Jon Paul Fiorentino Plays With Words, Feelings
“Shh,” writes Jon Paul Fiorentino in Indexical Elegies, his new volume of poetry. “There are / poets trying to die.”
The quote comes near the beginning of the tome’s titular poem, and it neatly captures Fiorentino’s capacity to paint a sarcastic, almost self-deprecating smirk on top of a serious subject without giving over fully to either.
The 34-year-old Concordia creative writing professor, who will be celebrating the book’s release with a launch party at Copacabana restaurant on Sunday, Sept. 19 at 9 p.m., has a gem on his hands. Indexical Elegies is a winter wonderland of worry, meaning, affection, missed connections, prairie expanses, and more worry. It is hard to read it and not be tied up in its sparseness, its coldness, its bitter wryisms, or even its bizarre love/hate relationship with menthol cigarettes.
The centerpiece and raison d’être of the collection, “Indexical Elegies,” an elegy for Montreal poet Robert Allen, Fiorentino’s friend and mentor who passed away in 2006, stretches for 27 pages. It feels like a city in winter—all its inhabitants, unnamed or almost, hiding from the cold in their apartments, alone and separate, full of sadnesses, memories, and brief, foggy exhalations of happiness. It is beautiful, though Fiorentino calls it “the hardest thing I have ever had to write.”
“Elegy,” he notes, “is a very complicated kind of poetry, and it deserves a treatment that is somehow complex.” In that spirit, “Elegies,” according to the writer, “both honours and betrays” what Robert Allen taught him.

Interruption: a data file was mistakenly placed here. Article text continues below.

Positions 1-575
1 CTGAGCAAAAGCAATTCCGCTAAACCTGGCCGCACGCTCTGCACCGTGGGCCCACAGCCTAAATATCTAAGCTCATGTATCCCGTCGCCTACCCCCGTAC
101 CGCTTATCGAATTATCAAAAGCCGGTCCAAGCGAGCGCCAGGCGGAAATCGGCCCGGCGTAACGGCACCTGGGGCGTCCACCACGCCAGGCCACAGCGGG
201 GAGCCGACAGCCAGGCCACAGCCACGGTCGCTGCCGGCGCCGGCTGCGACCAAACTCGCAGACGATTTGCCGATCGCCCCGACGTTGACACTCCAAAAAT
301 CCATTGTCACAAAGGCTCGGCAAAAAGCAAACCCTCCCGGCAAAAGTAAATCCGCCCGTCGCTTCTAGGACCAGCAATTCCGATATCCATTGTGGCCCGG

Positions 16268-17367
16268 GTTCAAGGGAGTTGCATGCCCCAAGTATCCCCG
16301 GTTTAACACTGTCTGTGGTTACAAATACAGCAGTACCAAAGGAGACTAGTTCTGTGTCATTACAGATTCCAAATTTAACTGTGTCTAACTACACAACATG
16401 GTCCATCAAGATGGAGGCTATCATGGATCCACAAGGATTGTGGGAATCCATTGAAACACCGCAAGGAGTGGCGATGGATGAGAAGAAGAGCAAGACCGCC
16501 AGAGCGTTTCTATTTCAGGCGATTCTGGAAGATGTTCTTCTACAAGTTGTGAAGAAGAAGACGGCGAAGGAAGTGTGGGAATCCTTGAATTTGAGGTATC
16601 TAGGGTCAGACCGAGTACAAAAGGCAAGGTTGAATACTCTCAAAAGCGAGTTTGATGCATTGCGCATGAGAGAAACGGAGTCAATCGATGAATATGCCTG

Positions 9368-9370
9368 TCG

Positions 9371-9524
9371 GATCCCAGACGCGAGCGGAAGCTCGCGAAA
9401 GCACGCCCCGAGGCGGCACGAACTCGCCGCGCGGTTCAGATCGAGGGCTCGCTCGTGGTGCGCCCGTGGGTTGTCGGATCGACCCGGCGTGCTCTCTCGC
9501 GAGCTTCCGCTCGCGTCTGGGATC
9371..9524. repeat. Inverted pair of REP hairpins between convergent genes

Despite the elegiac nature of the poem, there are more than a few instances where Fiorentino almost cheekily plays with the reader’s expectations, using words that visually resemble each other, juxtaposing words like “comely” and “comedy,” tweaking words to produce new meanings to phrases, as in “hysterical narrative,” and so forth.
“I believe in rigorous play,” Fiorentino says. “I believe in poetry that gives the reader a sense of permission to participate in the text.” Though, as Fiorentino notes, even with other poems that are generally darker in tone, that sense of play means that the poems are not without “some cheeky, fun moments.”
Indeed there are more than a few instances where the volume’s contents bring together two opposites. Sadness co-exists with humour, and the literary lays down with the crass.
Fiorentino also blends more straightforward poetry with short bursts of word soup. He notes, “that’s how archives work. Some documents are harder to parse,” and others are “hard to take because of their directness.”
This directness—particularly with regards to “acute” pain—is an asset to the poetry with regards to the reader, but Fiorentino admits it can be difficult for the author. At one point he writes of “Stash[ing] pain/in a volume of poetry/Where no one could possibly/find it,” at once a deft twist on the trope of writing as setting free, and a sly comment on the state of poetry sales today. Since he runs Snare Books, a small, Concordia-based press, in addition to teaching and writing, Fiorentino is well placed to comment on the situation.
Nevertheless, he has “no illusions about where poetry is in the publishing ecosystem. Generally,” he points out, “publications distributed by the Department of Transportation outsell poetry books in Canada.”
Which is more tragic than anything you’ll find in his poems, really.
Jon Paul Fiorentino
Coach House Books
88 pp $16.95
This article originally appeared in The Link Volume 31, Issue 05, published September 14, 2010.
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